China's local officials may become a little more careful when approving projects in the future, because environmental consequences, if any, will affect whether they get a good or bad evaluation along with gross domestic product (GDP) figures.
"A new assessment system for local officials including environmental indicators is in close review. We hope this could help to change China's current growth models which drain resources and damage the environment," said Pan Yue, vice director of the State Environmental Protection Administration (SEPA), China's environmental watchdog.
China has reached a GDP of US$1.33 trillion in 2003, and plans to quadruple this figure in 2020. "If not well-handled, the fast growing economy may lead to terrible pollution," said Pan.
Pan believes local officials who merely chase GDP figures should be largely responsible for the pollution. He said there will be hardly much change until they are liable for environmental consequences.
"An official who expands economic growth at huge environmental cost may well be promoted to a higher position, for he is evaluated mainly by the GDP growth. That explains why many highly polluting projects are approved and shielded from SEPA's crackdowns," said Pan.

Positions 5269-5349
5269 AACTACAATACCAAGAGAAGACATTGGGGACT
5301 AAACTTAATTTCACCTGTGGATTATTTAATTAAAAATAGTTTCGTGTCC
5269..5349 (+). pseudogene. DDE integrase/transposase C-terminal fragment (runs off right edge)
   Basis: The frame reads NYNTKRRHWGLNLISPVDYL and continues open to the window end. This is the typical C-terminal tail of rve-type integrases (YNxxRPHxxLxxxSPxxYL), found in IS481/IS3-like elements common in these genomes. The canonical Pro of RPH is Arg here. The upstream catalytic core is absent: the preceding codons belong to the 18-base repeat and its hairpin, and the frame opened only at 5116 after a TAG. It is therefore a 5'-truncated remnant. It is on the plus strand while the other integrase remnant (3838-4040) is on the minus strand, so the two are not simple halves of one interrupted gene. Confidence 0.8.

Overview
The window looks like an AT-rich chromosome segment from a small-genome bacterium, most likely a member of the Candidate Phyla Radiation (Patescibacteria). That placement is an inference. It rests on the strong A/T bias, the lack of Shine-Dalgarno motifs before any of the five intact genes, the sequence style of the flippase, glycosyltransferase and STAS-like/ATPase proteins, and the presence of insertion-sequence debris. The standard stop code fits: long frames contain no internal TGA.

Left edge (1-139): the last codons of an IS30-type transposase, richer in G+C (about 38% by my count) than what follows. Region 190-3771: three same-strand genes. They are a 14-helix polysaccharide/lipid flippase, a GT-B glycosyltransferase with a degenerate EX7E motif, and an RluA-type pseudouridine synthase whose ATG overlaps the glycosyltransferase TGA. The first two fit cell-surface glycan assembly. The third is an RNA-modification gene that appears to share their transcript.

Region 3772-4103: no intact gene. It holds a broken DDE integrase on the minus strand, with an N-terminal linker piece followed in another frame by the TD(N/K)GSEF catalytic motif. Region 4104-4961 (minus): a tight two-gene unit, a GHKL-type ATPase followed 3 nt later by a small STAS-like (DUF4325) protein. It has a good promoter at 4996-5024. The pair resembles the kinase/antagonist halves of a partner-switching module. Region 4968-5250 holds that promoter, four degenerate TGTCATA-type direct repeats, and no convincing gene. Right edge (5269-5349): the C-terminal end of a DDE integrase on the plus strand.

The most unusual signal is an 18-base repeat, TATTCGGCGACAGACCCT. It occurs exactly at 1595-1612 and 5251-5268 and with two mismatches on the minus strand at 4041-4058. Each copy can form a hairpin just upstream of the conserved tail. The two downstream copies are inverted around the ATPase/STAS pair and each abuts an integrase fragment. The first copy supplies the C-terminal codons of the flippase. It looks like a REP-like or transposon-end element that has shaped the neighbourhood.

According to Pan, SEPA is working with the National Statistics Bureau and the Organization Department of the Central Committee of the Communist Party of China (CPC), the Party's human resource organ, to draft a comprehensive assessment plan with a variety of criteria including environmental indicators.
There are, however, several technical problems to solve in doing so. "For example, which indicators should be used? And how much should they weigh in final decision? " said Pan.
He suggested several options, including the maximum pollutants the environment can accommodate and the total emission amount.
Pan's plan is applauded by the advocates of the "Green GDP," a concept that means what is left after the environmental damages and recovery costs are counted out from the GDP.
Advocates say that the "Green GDP" is a more reasonable standard to evaluate local officials' performances and, in turn, China's overall economic achievements.
However, there are difficulties in using "Green GDP" as an assessment standard.
"The first one is that environmental damages, which often occurred later, cannot be put into the account book in the same period. The second is, it is difficult to price them," said Ma Zhong, the deputy dean of the Environmental Science Department of the Beijing-based Renmin University of China.
"The foundation for the Green GDP system is a well-established property right regime for resources and environment assets, which will develop gradually as China's market economy matures," said Ma Zhong.
(Xinhua News Agency February 20, 2004)